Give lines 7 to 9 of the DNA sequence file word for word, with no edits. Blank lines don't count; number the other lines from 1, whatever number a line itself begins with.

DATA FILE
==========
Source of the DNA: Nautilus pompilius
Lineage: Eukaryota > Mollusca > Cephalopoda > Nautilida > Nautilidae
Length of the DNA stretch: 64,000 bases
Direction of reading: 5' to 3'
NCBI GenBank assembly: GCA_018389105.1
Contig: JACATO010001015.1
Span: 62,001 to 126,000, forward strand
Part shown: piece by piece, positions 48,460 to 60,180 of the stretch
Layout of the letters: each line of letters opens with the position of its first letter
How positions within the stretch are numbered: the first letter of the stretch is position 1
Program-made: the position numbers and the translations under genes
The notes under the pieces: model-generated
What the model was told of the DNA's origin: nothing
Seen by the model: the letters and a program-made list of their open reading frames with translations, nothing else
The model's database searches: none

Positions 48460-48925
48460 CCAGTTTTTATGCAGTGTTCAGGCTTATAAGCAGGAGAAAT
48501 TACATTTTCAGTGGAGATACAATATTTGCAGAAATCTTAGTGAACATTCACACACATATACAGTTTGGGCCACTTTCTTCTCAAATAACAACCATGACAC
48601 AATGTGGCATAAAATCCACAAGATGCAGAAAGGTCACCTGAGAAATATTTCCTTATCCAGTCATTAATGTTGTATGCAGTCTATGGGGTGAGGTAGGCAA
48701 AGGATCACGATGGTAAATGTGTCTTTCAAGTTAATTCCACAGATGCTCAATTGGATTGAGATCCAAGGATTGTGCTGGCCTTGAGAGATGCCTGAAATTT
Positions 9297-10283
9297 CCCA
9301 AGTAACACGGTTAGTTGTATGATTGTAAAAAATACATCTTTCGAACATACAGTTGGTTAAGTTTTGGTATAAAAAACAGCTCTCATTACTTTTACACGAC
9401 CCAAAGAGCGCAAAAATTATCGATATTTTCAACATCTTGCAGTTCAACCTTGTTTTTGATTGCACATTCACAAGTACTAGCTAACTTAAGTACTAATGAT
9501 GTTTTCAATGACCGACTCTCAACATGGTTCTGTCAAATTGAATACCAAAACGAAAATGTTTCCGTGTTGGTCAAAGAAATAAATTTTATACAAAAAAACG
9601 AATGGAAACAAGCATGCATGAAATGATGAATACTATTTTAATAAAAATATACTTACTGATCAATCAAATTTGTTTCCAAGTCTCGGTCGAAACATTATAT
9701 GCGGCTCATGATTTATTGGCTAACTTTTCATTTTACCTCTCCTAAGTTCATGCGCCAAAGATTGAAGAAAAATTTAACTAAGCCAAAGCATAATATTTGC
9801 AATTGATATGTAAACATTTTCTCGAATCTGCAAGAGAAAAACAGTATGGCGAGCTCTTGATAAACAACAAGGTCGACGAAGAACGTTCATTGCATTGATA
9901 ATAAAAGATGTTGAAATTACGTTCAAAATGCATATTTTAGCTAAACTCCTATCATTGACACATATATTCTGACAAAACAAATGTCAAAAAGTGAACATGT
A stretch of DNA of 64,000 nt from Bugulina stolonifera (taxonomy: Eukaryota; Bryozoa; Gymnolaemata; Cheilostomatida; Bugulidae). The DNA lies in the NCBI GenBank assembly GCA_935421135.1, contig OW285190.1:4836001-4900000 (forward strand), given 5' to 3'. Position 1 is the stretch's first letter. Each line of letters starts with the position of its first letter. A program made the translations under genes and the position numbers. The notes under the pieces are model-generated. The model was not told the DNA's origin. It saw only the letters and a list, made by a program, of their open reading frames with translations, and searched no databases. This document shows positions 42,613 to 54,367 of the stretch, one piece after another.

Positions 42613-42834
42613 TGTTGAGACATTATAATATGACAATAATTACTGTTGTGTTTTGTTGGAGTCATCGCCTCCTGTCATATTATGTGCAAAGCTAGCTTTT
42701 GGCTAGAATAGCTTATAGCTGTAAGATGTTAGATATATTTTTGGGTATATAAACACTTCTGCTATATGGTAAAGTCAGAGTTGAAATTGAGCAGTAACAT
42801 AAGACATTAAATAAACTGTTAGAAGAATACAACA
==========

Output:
Span: 62,001 to 126,000, forward strand
Part shown: piece by piece, positions 48,460 to 60,180 of the stretch
Layout of the letters: each line of letters opens with the position of its first letter